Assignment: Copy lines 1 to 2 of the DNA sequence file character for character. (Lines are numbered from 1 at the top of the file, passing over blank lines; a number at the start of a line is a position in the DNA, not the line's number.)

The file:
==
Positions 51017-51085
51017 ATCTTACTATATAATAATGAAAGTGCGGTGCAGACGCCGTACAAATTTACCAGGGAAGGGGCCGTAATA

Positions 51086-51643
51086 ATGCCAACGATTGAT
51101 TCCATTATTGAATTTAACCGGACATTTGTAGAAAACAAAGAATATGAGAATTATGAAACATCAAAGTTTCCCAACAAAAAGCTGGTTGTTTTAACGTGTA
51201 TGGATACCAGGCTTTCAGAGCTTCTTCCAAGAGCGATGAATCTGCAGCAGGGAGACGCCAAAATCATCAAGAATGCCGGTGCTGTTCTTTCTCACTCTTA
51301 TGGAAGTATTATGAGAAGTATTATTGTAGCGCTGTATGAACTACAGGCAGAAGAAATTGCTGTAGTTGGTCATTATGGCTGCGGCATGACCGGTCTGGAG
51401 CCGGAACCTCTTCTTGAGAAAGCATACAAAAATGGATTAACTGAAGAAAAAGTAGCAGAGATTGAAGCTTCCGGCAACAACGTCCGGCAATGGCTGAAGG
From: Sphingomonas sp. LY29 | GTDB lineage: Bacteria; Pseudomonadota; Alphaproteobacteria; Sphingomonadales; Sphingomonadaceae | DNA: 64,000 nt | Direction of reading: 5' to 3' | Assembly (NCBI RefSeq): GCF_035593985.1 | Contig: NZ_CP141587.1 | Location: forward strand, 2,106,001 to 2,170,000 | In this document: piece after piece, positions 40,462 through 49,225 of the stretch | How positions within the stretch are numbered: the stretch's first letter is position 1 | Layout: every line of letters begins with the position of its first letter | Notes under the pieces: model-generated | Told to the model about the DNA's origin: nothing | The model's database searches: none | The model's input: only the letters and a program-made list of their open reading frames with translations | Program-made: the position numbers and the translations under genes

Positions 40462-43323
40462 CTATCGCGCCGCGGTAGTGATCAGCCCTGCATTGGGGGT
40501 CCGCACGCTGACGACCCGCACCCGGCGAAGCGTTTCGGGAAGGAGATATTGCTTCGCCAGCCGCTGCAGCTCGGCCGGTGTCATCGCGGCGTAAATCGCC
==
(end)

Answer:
Positions 51017-51085
51017 ATCTTACTATATAATAATGAAAGTGCGGTGCAGACGCCGTACAAATTTACCAGGGAAGGGGCCGTAATA